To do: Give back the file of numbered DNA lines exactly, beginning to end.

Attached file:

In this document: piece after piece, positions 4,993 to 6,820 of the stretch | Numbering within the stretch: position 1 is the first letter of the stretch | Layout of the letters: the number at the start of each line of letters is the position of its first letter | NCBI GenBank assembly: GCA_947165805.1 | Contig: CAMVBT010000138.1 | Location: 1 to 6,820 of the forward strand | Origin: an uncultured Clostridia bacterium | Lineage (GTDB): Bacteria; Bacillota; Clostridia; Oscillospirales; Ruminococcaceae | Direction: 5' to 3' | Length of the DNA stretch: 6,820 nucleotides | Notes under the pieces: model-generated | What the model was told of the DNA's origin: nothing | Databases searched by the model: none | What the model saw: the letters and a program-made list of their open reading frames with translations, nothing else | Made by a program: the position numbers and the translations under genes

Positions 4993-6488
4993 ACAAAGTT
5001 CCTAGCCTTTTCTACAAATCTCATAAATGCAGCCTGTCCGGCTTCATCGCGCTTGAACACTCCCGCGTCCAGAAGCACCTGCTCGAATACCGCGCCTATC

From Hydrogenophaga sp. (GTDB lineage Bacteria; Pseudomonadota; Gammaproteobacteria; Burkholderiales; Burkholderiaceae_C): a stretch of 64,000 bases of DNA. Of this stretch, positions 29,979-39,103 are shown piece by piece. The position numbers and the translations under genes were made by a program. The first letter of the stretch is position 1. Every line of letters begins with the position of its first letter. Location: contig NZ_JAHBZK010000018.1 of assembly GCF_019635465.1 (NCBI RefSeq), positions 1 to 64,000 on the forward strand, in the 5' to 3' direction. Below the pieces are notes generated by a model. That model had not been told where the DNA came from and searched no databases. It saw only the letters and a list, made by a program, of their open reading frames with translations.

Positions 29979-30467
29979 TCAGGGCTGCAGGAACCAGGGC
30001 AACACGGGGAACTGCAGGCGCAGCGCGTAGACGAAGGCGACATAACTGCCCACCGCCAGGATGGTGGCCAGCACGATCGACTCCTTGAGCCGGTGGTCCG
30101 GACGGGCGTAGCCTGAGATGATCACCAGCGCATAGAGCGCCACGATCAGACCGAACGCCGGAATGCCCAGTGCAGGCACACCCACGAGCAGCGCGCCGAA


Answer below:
In this document: piece after piece, positions 4,993 to 6,820 of the stretch | Numbering within the stretch: position 1 is the first letter of the stretch | Layout of the letters: the number at the start of each line of letters is the position of its first letter | NCBI GenBank assembly: GCA_947165805.1 | Contig: CAMVBT010000138.1 | Location: 1 to 6,820 of the forward strand | Origin: an uncultured Clostridia bacterium | Lineage (GTDB): Bacteria; Bacillota; Clostridia; Oscillospirales; Ruminococcaceae | Direction: 5' to 3' | Length of the DNA stretch: 6,820 nucleotides | Notes under the pieces: model-generated | What the model was told of the DNA's origin: nothing | Databases searched by the model: none | What the model saw: the letters and a program-made list of their open reading frames with translations, nothing else | Made by a program: the position numbers and the translations under genes

Positions 4993-6488
4993 ACAAAGTT
5001 CCTAGCCTTTTCTACAAATCTCATAAATGCAGCCTGTCCGGCTTCATCGCGCTTGAACACTCCCGCGTCCAGAAGCACCTGCTCGAATACCGCGCCTATC

From Hydrogenophaga sp. (GTDB lineage Bacteria; Pseudomonadota; Gammaproteobacteria; Burkholderiales; Burkholderiaceae_C): a stretch of 64,000 bases of DNA. Of this stretch, positions 29,979-39,103 are shown piece by piece. The position numbers and the translations under genes were made by a program. The first letter of the stretch is position 1. Every line of letters begins with the position of its first letter. Location: contig NZ_JAHBZK010000018.1 of assembly GCF_019635465.1 (NCBI RefSeq), positions 1 to 64,000 on the forward strand, in the 5' to 3' direction. Below the pieces are notes generated by a model. That model had not been told where the DNA came from and searched no databases. It saw only the letters and a list, made by a program, of their open reading frames with translations.

Positions 29979-30467
29979 TCAGGGCTGCAGGAACCAGGGC
30001 AACACGGGGAACTGCAGGCGCAGCGCGTAGACGAAGGCGACATAACTGCCCACCGCCAGGATGGTGGCCAGCACGATCGACTCCTTGAGCCGGTGGTCCG
30101 GACGGGCGTAGCCTGAGATGATCACCAGCGCATAGAGCGCCACGATCAGACCGAACGCCGGAATGCCCAGTGCAGGCACACCCACGAGCAGCGCGCCGAA